Usage: Uncertainty shows in a. involuntary sideward
eye movements called CLEMS; b. self-touch gestures; c. frowns; d. hand-behind-head cues; e. side-to-side
head-shakes; f. head-tillt-side; g. lip-pout,
lip-purse, and tense-mouth; h. palm-up gestures; and i. the
Observation: Barely visible fragments of the above signs may reveal uncertainty (see PROBING POINT).
Salesmanship. "The prospect's finger to the side of his nose is a fairly sure sign of doubt" (Delmar 1984:46).
RESEARCH REPORTS: 1. Signs of deep and "perplexed reflection" include the frown (contraction of the corrugator or "muscle of reflection"); downward-cast eyes; touching the forehead, mouth, or chin; and beard-pulling (Darwin 1872:220-26). 2. "In states of perplexity men will rub their chins with their hand, or tug at the lobes of their ears, or rub their forehead or cheeks or back of the neck. Women have very different gestures in such states. They will either put a finger on their lower front teeth with the mouth slightly open or pose a finger under the chin" (Montagu 1971:208). 3. "The huu of puzzlement, surprise, or slight anxiety is directed toward such things as small snakes, unknown creature rustlings, dead animals, and the like. This sound is made even when if a chimpanzee is alone" (Goodall 1986:131).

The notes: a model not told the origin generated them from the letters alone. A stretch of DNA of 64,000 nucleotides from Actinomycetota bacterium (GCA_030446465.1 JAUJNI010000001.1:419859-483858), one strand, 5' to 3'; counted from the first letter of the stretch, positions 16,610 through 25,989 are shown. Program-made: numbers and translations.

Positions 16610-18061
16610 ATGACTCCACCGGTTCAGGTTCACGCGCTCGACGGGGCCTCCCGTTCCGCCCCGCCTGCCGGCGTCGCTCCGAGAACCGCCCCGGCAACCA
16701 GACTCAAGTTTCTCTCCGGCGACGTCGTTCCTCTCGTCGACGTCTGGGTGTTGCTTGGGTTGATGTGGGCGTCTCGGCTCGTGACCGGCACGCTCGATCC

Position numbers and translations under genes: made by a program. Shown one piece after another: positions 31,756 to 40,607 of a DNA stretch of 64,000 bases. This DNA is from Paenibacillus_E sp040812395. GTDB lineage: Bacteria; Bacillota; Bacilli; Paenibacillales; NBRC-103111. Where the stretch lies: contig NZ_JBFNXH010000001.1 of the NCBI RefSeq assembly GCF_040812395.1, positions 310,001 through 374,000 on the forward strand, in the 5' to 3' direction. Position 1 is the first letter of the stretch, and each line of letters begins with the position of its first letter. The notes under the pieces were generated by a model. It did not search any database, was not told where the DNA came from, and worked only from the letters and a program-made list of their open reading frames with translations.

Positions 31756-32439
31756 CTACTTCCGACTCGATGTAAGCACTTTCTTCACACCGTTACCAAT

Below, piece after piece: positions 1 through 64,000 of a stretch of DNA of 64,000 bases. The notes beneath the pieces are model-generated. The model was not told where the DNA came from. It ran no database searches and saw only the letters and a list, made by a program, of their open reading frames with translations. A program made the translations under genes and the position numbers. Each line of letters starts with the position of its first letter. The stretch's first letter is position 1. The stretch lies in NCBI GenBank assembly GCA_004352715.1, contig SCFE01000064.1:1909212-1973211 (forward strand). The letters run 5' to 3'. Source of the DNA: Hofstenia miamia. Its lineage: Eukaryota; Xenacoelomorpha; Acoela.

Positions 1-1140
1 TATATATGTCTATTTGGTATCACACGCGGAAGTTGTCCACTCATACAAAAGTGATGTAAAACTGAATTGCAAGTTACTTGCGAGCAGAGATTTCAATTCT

Evolution. Feelings of uncertainty demonstrate a link between emotional and cognitive (i.e., "thinking") modules of the primate brain.
Neuro-notes I. An uncertain feeling is a secondary emotion a. mediated by the emotional limbic system (esp. the amygdala and anterior cingulate gyrus), and b. linked to cognitive thought processes via circuitry in prefrontal, sensory, and association modules of the cerebral cortex (Damasio 1994).
Neuro-notes II. Not everyone considers uncertainty to be an emotion, as I myself and Jerome Kagan (What Is Emotion?: History, Measures, and Meanings [New Haven, Connecticut: Yale University Press, 2007]) do. An argument in favor is emotional uncertainty's involvement in the shoulder-shrug display. Like the muscles that activate our facial expressions, the upper trapezius muscles that activate our shrugs are linked to emotional brain modules via special visceral efferent, rather than by somatic, nerves.
See also HUMAN BRAIN.
Copyright 1998 - 2016 (David B. Givens/Center for Nonverbal Studies)